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The Return of the Spam Tsunami

As regular readers of this blog know, I am an amateur infosec researcher, and I track spam and malware as a hobby. And, as many of you know, there are certain names--ISPs, people, affiliate networks, content delivery networks--that tend to come up again and again whenever you do a deep dive into the seedy, twisted world of spam and malware.

A while back, I wrote a blog post about a prolific spammer named Mike Boehm, who makes money sending spam emails that advertise affiliate links on affiliate Web sites. Every time someone clicks a link in one of his spam emails, they're redirected through a network of computers, all designed to put distance between the spam email and the final site, until eventually arriving at an affiliate Web site, which pays Mr. Boehm for the referral.

Lately, I've found myself buried under a blizzard--nay, dare I say, a tsunami--of spam emails that all have very similar characteristics. They advertise a site, usually with a cheap top level domain that nobody wants such as .stream or .science or .faith. Visiting the site shows a plain white page with an animated "Loading" graphic. Then, after a few seconds, you end up on a completely different site, the one actually advertised in the spam.

These spam emails have some but not all of the characteristics of Mike Boehm spam. It's been hard to track them, because they use complex JavaScript to attempt to hide how the redirection works, what affiliate network they're using, and where they redirect to. I've been collecting examples, and as the number of these spam emails arriving in my inbox has risen, so too has my blood pressure.

Today, it finally reached the point where I sat down and did the work to take apart the tricky JavaScript redirectors and figure out what's happening.

Lo and behold, the JavaScript is used to redirect visitors through Clickbank, a favored affiliate network used by Mike Boehm in the past.

The system works like this:

Basically, the spamvertised site contains hidden iFrames and/or hidden divs that have a redirection JavaScript. The redirection JavaScript attempts to conceal where the page is redirecting to. The code on the Spamvertised pages looks like this:

<script type="text/javascript" src="hxxp://[spamvertised domain]/ajax/get_js/main/"></script>
<meta hxxp-equiv="content-type" content="text/html; charset=UTF-8" />
<div style="position:absolute;top:-1000px;left:-1000px;height:0px;width:0px;"><a href="hxxp://www.buzsounds.faith/tr11/6/685/416/510/81/26391725/index.htm" style="border=0;"><div></div></a></div>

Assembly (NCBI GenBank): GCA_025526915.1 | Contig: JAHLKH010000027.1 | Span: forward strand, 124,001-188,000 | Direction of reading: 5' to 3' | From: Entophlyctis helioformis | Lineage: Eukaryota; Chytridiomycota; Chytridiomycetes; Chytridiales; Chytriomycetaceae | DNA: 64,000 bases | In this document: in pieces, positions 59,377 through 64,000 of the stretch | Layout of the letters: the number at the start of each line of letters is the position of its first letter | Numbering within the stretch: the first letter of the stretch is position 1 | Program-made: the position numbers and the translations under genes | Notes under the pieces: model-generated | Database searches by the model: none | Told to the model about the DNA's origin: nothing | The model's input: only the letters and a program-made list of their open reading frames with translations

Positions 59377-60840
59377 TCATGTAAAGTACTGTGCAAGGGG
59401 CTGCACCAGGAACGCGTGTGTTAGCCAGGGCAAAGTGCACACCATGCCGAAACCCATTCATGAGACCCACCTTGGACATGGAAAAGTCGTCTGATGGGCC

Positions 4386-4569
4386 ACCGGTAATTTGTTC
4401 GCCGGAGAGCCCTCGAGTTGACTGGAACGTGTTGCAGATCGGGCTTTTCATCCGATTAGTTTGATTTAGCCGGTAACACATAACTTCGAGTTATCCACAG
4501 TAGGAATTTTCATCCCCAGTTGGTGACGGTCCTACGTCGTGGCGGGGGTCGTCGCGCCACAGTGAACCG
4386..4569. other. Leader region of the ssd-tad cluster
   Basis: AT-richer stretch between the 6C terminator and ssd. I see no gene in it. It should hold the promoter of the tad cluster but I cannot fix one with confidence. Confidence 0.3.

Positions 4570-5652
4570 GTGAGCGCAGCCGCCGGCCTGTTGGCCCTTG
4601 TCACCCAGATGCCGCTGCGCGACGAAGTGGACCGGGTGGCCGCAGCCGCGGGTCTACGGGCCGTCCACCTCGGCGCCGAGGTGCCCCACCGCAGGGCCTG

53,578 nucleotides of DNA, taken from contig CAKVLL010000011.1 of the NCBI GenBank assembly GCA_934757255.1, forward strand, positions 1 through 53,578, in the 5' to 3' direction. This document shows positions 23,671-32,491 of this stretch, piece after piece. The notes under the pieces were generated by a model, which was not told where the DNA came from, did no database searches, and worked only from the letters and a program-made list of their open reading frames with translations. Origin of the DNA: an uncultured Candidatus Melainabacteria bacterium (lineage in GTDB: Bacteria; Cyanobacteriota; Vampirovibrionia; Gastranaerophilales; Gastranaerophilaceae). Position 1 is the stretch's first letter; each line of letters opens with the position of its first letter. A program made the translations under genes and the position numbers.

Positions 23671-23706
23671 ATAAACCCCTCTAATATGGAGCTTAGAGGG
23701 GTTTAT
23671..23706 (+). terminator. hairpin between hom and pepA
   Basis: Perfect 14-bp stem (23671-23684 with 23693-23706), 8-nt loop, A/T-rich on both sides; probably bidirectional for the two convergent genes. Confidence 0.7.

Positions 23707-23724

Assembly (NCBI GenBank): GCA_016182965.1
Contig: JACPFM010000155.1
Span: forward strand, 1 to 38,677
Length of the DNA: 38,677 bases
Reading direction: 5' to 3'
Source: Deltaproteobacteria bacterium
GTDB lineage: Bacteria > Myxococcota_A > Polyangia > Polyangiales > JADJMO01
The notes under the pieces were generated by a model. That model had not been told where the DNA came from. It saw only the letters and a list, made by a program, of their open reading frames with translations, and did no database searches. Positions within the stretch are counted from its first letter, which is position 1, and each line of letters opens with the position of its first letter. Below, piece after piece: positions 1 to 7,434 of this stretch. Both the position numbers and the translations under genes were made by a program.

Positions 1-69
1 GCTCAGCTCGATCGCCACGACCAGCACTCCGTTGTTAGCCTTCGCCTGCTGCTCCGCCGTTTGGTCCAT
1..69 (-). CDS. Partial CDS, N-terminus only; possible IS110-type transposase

<div id="show_loading">
<center><br /><br /><img src='hxxp://[spamvertised domain]/ajax/get_imgl/loading.gif/' /></center>
<div id="content" style="display:none;">
<iframe id="content_window">
<center><br /><br /><img src='hxxp://[spamvertised domain]/ajax/get_imgl/loading.gif/' /></center>
<script type="text/javascript">
function() {
if (ajax._loaded == false) {
var _doc = ajax.getIframeCW(document.getElementById('content_window'));
_doc.body.innerHTML = '<html><body><center><br /><br /><img src=\'hxxp://[spamvertised domain]/ajax/get_imgl/loading.gif/\' /></center></body></html>';

The JavaScript loaded from the script tag assembles a URL from the parameters, then loads the content of that URL.

getMainPage : function(m,l,li,s,u,o,c) {
var _u = "";

if (u == '') {
if (o == '' && c == '') {
_u = host_name+'ajax_m/get_main_page/'+m+'/'+l+'/'+li+'/'+s+'/';
_u = host_name+'ajax_m/get_main_page/'+m+'/'+l+'/'+li+'/'+s+'/'+o+'/'+c+'/';
}else {
if (o == '' && c == '') {
_u = host_name+'ajax_m/get_main_page/'+m+'/'+l+'/'+li+'/'+s+'/'+u+'/';
_u = host_name+'ajax_m/get_main_page/'+m+'/'+l+'/'+li+'/'+s+'/'+u+'/'+o+'/'+c+'/';


if(qs != '') {
_u = _u+"qs/?"+qs;

url: _u,
success: function(data) {

if (pg_st == 0) {
var _w = window;
_w.location = data;
var _doc = document.getElementById('content_window');
_doc.src = data;
_doc.onload = ajax.flip;

The URL that's assembled contains nothing but a text string to yet another URL. And, as it turns out, that URL belongs--surprise!--to Clickbank.

In the past, Clickbank has been reasonably responsive to spam complaints. I won't say they're great (they're slow and often don't take action until I've complained multiple times), but they do eventually shut down spamming affiliates.

They shut Mike Boehm down multiple times, and for a while, I was seeing very little spam from him.

This new tsunami of spam, accompanied by the sneaky attempts to conceal the Clickbank redirects, suggests that he's back to his old tricks, but this time trying to prevent anyone from complaining and having him shut down again.

I've managed to find the affiliate IDs he's using and file complaints with Clickbank. I hope they shut him down again.

There's a degree of entitlement among spammers I rarely see outside abusers.